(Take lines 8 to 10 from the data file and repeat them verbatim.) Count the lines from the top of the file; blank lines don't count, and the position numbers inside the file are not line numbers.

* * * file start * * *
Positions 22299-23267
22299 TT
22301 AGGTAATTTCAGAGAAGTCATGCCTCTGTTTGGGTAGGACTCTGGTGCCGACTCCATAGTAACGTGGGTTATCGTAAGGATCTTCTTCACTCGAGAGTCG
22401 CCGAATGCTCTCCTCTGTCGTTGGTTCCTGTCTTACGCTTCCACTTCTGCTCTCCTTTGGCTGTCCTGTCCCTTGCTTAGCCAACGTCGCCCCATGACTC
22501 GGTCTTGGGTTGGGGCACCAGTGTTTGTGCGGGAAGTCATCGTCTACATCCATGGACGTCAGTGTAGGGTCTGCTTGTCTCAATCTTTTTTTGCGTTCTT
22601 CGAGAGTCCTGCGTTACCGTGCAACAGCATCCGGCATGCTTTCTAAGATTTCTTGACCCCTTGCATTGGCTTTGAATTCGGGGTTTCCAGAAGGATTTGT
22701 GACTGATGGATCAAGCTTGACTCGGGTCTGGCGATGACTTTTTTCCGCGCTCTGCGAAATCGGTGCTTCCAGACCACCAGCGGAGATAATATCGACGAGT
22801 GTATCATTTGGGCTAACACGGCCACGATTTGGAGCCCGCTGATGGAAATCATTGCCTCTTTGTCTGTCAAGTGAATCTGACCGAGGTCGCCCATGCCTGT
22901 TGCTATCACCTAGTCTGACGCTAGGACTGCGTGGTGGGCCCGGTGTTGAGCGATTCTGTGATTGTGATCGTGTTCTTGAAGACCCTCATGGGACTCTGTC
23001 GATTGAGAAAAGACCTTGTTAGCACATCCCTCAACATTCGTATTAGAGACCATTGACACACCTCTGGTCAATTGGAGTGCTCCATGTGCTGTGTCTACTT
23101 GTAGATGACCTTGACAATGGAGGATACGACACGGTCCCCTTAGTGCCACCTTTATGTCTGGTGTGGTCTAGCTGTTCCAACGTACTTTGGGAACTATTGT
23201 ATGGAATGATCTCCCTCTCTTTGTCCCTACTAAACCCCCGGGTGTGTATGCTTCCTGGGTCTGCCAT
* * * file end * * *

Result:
22801 GTATCATTTGGGCTAACACGGCCACGATTTGGAGCCCGCTGATGGAAATCATTGCCTCTTTGTCTGTCAAGTGAATCTGACCGAGGTCGCCCATGCCTGT
22901 TGCTATCACCTAGTCTGACGCTAGGACTGCGTGGTGGGCCCGGTGTTGAGCGATTCTGTGATTGTGATCGTGTTCTTGAAGACCCTCATGGGACTCTGTC
23001 GATTGAGAAAAGACCTTGTTAGCACATCCCTCAACATTCGTATTAGAGACCATTGACACACCTCTGGTCAATTGGAGTGCTCCATGTGCTGTGTCTACTT